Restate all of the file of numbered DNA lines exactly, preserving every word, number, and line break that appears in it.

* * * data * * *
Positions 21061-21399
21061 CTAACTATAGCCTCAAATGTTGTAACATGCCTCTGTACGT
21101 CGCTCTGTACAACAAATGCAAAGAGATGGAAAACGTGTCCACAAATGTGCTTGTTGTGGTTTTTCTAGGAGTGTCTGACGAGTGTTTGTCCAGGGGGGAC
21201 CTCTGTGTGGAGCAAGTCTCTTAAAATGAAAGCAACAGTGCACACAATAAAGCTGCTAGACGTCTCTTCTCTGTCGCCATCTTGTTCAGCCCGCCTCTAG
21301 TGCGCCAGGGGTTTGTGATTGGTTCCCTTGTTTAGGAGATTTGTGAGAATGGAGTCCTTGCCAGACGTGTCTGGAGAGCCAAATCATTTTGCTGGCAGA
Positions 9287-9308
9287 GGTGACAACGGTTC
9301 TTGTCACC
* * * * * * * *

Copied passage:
Positions 21061-21399
21061 CTAACTATAGCCTCAAATGTTGTAACATGCCTCTGTACGT
21101 CGCTCTGTACAACAAATGCAAAGAGATGGAAAACGTGTCCACAAATGTGCTTGTTGTGGTTTTTCTAGGAGTGTCTGACGAGTGTTTGTCCAGGGGGGAC
21201 CTCTGTGTGGAGCAAGTCTCTTAAAATGAAAGCAACAGTGCACACAATAAAGCTGCTAGACGTCTCTTCTCTGTCGCCATCTTGTTCAGCCCGCCTCTAG
21301 TGCGCCAGGGGTTTGTGATTGGTTCCCTTGTTTAGGAGATTTGTGAGAATGGAGTCCTTGCCAGACGTGTCTGGAGAGCCAAATCATTTTGCTGGCAGA
Positions 9287-9308
9287 GGTGACAACGGTTC
9301 TTGTCACC